A great contribution to the creation of the complex was made by the Leningrad enterprises Proletarsky Zavod, NPO Istok, NPO Elektronmash, GOI, Television Research Institute and others. Traction electric motors were supplied by Pskov, television cameras - Novgorod, charger (charger) - Dnepropetrovsk. Specialists of the Kiev Institute of Automation participated in the creation and testing of the radio complex. Broad cooperation made it possible to create the whole complex, exclusively, on a domestic scientific and production base. When creating the STR, the scientific and technical backlog accumulated in VNIITRANSMASH in the process of carrying out R&D on planetary rovers was used. The timing of creation can be judged by the following chronology of events.


- May 12, 1986 - participation of the First Deputy Director of VNIITRANSMASH E.K. Potemkin and Deputy Director - Chief Designer A.L. Kemurdzhiana at a meeting of representatives of the military-industrial complex enterprises in Chernobyl, dedicated to the technical support of medical facilities.
- July 1986 - completion of the production of two samples of the STR self-propelled chassis, completion of the bench and running tests of the chassis, sending the STR to Moscow for complex tests at the VNII NPP with simulated working conditions on the roofs.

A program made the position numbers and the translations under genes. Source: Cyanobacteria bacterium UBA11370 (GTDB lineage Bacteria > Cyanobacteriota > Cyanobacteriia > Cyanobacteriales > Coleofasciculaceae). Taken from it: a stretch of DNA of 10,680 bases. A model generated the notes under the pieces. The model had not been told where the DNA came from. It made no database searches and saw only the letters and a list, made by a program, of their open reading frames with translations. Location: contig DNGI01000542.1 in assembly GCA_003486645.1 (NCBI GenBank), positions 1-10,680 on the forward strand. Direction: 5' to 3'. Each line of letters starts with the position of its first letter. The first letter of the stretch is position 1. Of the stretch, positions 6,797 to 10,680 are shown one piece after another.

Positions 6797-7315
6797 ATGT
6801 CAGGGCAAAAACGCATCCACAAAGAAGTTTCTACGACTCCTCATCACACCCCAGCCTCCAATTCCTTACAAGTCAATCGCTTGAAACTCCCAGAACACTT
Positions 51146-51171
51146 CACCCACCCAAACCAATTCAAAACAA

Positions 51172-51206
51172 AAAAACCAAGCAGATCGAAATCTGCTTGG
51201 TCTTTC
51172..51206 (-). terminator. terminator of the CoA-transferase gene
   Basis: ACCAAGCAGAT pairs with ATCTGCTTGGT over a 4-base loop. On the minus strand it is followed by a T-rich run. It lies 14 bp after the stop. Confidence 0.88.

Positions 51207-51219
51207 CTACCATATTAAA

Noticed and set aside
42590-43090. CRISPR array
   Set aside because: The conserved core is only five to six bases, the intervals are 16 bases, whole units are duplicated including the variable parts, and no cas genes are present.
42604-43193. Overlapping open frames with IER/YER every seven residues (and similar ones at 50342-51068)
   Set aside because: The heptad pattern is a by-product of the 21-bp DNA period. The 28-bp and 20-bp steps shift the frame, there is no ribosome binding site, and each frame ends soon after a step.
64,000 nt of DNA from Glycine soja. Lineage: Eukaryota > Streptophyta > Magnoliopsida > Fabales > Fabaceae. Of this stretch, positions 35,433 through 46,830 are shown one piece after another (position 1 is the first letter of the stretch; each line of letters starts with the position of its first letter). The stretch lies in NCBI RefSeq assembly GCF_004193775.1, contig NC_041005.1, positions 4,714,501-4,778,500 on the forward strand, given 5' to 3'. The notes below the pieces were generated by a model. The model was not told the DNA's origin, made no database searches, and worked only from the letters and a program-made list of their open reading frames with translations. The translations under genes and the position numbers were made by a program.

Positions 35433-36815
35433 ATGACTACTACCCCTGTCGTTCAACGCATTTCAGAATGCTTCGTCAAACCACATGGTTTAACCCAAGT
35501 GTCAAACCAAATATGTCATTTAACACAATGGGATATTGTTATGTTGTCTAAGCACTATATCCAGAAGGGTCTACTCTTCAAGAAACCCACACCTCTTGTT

- August 8, 1986 - the arrival of specialists from VNIITRANSMASH, IFTP, VNII NPP and NPO Istochnik for practical work and delivery to Chernobyl of the equipment of the complex (the head of the 1st crew of the STR operation - PS Sologub).
- August 20, 1986 - landing of the STR complex on the roof of the central hall (CZ) and in the secure console rooms of the 3rd power unit.
- September 1, 1986 - the beginning of the work of the second crew for the operation of the STR (head of the brigade M.I. Malenkov).

When designing this robot for liquidation of the consequences of the Chernobyl accident, technical solutions for the design of the self-propelled chassis were selected based on the requirements of high throughput in the rubble, autonomy in power supply, stability when overcoming obstacles, reliability, high maneuverability, the ability to deactivate the chassis with chemical solutions and mechanical methods, resistance of selected materials and components to radioactive radiation and decontamination. As a result, the self-propelled chassis was a six-wheeled vehicle with individual wheel drives and brakes, an independent long-travel link suspension of each wheel and a longitudinal arrangement of elastic elements - titanium torsion bars. The wheels were made in the form of sealed rigid metal toroidal shells with lugs of various patterns for extreme and medium wheels. The autonomy of the STR was ensured by the use of two silver-zinc batteries. The absence of cable connections between the STR and stationary control and power supply equipment made it possible for the robot to turn confidently “in place” with a radius of zero — all this ensured the robot’s high maneuverability and greatly simplified the landing of the complex on the roof.